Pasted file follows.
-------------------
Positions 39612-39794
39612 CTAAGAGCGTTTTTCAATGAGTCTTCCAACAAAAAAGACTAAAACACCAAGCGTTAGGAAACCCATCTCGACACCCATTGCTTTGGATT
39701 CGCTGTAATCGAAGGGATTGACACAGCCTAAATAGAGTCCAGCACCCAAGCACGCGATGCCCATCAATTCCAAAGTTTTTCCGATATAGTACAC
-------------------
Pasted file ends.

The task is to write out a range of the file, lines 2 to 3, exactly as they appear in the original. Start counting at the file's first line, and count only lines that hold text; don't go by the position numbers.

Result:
39612 CTAAGAGCGTTTTTCAATGAGTCTTCCAACAAAAAAGACTAAAACACCAAGCGTTAGGAAACCCATCTCGACACCCATTGCTTTGGATT
39701 CGCTGTAATCGAAGGGATTGACACAGCCTAAATAGAGTCCAGCACCCAAGCACGCGATGCCCATCAATTCCAAAGTTTTTCCGATATAGTACAC